The Kuwait Chamber of Commerce and Industry said “most of the legislation related to regulating the labor market in Kuwait was — in one way or another — as reactions to political, security or social conditions or pressures, aimed at modifying the demographic structure more than it aimed at reforming the labor market.
Sources in the KCCI indicated this has led to “the weakness and absence of realistic economic considerations, and consequently, its inability to achieve its goal,” reports Al-Rai daily.
In a memorandum prepared by the Chamber on the draft executive regulations of Law 74/2020 regarding regulating the demographics, the KCCI affirmed that “it is not correct to focus on reducing expatriate workers apart from developing the capabilities and size of the national workforce,” noting that “future professions will be highly skilled and highly paid, commensurate with the national workforce with a level of advanced education.”
The Chamber indicated that technological developments will lead to the generation of new professions that depend on scientists and data analysts, artificial intelligence, information security, and others, considering that the emergence of these professions and the extinction of thousands of current traditional professions will be a double-edged sword in Kuwait.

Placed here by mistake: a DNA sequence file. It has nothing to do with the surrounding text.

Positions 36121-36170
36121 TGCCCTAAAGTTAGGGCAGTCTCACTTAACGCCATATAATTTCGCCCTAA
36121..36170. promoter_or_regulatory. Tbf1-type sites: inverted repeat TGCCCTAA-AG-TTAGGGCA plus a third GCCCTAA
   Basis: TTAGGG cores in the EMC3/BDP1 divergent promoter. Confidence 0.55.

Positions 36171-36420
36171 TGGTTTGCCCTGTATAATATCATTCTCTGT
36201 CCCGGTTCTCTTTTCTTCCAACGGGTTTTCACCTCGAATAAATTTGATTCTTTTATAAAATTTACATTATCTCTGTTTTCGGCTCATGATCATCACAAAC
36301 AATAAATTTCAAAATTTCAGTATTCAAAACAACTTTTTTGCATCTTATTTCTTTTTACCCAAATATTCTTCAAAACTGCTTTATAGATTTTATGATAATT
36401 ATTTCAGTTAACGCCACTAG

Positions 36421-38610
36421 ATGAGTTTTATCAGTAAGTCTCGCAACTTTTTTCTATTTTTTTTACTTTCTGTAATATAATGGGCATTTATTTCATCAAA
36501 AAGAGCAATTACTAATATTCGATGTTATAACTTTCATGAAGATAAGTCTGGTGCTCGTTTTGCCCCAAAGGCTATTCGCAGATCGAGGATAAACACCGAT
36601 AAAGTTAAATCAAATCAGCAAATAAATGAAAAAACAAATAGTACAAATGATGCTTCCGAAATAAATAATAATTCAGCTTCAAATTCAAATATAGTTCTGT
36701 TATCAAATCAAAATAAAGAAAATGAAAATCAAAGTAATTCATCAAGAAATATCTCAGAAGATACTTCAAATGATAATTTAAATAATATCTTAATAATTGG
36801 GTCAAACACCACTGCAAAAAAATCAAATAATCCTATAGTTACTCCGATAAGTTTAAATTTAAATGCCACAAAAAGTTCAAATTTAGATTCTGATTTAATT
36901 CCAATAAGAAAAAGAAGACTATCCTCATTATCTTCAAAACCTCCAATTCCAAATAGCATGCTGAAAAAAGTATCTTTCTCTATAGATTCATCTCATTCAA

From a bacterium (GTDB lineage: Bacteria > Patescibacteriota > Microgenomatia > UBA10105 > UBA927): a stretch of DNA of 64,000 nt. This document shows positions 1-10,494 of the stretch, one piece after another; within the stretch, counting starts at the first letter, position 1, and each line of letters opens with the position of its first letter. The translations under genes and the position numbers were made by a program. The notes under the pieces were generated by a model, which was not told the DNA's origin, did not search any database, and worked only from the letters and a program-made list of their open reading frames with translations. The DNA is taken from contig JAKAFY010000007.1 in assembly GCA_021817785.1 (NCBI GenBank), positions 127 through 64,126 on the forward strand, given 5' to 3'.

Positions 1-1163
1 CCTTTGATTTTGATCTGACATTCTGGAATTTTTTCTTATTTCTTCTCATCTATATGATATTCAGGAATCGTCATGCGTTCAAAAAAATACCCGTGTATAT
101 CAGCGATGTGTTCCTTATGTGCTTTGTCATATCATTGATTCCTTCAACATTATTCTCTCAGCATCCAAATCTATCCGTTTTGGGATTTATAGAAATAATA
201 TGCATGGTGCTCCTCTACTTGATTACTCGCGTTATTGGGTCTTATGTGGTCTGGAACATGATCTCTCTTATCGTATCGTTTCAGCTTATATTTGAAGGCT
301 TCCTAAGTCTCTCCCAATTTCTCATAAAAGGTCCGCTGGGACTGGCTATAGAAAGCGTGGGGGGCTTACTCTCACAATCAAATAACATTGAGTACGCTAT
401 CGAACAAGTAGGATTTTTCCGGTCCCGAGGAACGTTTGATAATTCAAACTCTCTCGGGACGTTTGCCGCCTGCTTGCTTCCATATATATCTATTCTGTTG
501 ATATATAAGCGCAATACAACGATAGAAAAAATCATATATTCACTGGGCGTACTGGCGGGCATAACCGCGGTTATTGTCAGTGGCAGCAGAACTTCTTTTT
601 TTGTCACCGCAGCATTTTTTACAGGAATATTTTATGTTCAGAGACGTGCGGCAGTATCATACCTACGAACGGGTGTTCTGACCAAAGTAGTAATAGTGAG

“These future professions are highly skilled and highly paid. And it is commensurate with national workers with a level of advanced education, but the education and training system in Kuwait is still far short of meeting the needs of future professions, and the legitimate fear here is that this educational training system will lead to most future professions going to expatriate workers.